World Health Organization Director-General Tedros Adhanom Ghebreyesus at a press conference in Geneva, Switzerland, on March 11, 2020.
Chen Junxia | Xinhua via Getty
The World Health Organization issued a warning Friday about coronavirus testing, saying there’s no evidence serological tests can show whether a person has immunity or no longer at risk of becoming reinfected.
“These antibody tests will be able to measure that level of serology presence, that level of antibodies, but that does not mean that somebody with antibodies” are immune, Dr. Maria Van Kerkhove, head of WHO’s emerging diseases and zoonosis unit, told reporters during a press conference at the agency’s headquarters in Geneva.
So-called serological, or antibody, tests indicate whether a person has had Covid-19 in the past and was either asymptomatic or recovered.
In the U.S. antibody tests have just begun to roll out. President Donald Trump has recommended states use the tests as they start relaxing some of the strict social distancing measures imposed to combat the spread of the coronavirus pandemic, which has infected more than 671,000 people in the United States.
Kerkhove said that WHO officials discovered many countries suggesting these tests would be able to “capture what they think will be a measure of immunity.”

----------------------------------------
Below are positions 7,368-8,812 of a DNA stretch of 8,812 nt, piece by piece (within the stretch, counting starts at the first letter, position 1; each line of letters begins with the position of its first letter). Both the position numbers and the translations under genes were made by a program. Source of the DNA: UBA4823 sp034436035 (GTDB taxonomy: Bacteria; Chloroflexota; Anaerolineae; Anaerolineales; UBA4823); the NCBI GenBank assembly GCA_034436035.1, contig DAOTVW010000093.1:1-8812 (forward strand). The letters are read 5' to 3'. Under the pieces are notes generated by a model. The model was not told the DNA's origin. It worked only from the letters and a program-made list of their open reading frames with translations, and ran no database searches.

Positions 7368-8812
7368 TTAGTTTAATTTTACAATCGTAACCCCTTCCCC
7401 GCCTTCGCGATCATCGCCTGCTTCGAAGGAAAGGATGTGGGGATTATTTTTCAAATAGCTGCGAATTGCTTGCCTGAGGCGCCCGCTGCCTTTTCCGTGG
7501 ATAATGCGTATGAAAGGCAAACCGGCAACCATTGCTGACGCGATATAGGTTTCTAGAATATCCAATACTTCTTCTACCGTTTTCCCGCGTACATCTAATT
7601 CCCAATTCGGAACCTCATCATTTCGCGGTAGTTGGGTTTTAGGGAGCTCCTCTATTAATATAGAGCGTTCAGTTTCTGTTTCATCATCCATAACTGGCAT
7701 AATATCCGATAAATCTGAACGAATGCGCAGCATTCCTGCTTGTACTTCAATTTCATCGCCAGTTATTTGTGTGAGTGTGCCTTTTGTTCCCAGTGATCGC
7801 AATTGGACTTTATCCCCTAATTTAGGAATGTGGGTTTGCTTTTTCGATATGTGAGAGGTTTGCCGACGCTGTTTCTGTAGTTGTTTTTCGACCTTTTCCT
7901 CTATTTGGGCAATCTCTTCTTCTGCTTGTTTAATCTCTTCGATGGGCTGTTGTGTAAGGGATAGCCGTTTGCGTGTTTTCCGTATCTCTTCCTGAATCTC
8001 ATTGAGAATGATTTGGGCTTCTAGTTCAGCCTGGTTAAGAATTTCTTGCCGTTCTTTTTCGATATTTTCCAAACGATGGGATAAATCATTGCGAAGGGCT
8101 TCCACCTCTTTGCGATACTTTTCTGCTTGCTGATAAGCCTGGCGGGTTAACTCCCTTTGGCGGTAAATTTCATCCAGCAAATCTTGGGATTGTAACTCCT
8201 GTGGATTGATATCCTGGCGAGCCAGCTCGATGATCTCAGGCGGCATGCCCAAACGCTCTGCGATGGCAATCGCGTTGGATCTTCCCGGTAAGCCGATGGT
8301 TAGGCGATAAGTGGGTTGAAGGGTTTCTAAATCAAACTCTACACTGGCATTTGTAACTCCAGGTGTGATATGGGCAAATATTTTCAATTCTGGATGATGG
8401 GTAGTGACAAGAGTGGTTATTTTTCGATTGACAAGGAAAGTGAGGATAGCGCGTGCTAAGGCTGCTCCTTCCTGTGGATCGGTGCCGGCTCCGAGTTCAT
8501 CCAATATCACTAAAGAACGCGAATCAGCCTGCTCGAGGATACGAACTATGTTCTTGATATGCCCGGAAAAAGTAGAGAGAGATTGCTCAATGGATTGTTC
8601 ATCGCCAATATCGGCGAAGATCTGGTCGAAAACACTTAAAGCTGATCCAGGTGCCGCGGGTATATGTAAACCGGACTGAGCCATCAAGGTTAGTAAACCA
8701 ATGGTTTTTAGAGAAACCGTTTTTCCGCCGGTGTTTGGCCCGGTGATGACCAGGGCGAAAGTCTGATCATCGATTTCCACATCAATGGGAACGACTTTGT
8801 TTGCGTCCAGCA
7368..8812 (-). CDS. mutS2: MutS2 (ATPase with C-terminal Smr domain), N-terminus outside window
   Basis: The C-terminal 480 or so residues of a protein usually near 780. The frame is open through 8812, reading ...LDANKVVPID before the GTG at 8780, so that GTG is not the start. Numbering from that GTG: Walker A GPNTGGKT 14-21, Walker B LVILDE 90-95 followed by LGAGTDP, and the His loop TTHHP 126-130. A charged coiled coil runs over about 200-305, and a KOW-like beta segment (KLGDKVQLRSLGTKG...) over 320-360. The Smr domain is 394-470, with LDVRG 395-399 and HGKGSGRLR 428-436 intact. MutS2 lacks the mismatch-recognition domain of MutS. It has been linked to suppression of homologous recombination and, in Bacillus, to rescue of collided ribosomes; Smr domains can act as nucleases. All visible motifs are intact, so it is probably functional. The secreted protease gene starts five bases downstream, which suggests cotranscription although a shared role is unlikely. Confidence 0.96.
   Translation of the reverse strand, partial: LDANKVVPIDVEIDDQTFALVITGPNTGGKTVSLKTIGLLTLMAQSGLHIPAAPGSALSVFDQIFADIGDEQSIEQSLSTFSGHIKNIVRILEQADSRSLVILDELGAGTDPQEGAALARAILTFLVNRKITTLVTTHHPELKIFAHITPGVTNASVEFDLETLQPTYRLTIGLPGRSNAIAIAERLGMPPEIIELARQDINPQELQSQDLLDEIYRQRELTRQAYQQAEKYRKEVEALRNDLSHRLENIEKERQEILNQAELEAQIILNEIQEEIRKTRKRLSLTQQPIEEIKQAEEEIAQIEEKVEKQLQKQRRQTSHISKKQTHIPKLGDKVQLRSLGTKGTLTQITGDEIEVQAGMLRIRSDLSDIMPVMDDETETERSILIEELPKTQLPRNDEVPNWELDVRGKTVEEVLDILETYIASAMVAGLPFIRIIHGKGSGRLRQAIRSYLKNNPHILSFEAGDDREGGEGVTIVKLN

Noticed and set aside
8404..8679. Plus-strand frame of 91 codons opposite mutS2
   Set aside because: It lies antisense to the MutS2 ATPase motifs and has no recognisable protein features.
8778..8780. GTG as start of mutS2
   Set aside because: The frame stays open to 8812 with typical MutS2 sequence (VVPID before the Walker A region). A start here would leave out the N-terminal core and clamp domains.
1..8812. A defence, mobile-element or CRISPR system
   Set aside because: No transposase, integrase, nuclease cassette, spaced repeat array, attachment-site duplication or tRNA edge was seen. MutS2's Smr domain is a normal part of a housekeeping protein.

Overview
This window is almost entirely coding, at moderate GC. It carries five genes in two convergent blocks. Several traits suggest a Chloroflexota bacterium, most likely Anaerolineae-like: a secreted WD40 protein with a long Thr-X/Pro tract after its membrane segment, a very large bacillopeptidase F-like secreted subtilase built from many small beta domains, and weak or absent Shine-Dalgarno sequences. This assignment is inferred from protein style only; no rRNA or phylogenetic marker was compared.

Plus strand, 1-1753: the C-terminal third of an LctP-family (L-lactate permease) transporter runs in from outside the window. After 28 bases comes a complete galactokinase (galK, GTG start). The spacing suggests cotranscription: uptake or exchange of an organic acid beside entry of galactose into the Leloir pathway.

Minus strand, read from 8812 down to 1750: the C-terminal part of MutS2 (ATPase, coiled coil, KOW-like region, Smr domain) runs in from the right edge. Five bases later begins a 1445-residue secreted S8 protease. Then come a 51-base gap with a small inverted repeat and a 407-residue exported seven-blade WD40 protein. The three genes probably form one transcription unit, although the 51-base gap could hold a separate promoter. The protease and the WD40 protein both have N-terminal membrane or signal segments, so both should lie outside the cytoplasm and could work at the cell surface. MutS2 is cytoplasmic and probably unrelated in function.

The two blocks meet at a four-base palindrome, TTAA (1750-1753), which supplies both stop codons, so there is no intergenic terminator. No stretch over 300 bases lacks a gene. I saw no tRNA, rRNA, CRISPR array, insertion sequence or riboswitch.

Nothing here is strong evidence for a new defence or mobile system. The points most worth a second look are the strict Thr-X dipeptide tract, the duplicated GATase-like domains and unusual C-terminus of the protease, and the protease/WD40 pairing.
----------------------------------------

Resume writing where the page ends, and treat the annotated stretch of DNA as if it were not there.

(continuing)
“Right now, we have no evidence that the use of a serological test can show that an individual is immune or protected from reinfection,” she said.
Earlier this week, WHO officials said not all people who recover from the coronavirus have the antibodies to fight a second infection, raising concern that patients may not develop immunity after surviving Covid-19.
“With regards to recovery and then reinfection, I believe we do not have the answers to that. That is an unknown,” Dr. Mike Ryan, executive director of WHO’s emergencies program, said at a press conference at the organization’s Geneva headquarters on Monday.
A preliminary study of patients in Shanghai found that some patients had “no detectable antibody response” while others had a very high response, Kerkhove said Monday. Whether the patients who had a strong antibody response were immune to a second infection is “a separate question,” she added.
This is a developing story. Please check back for updates.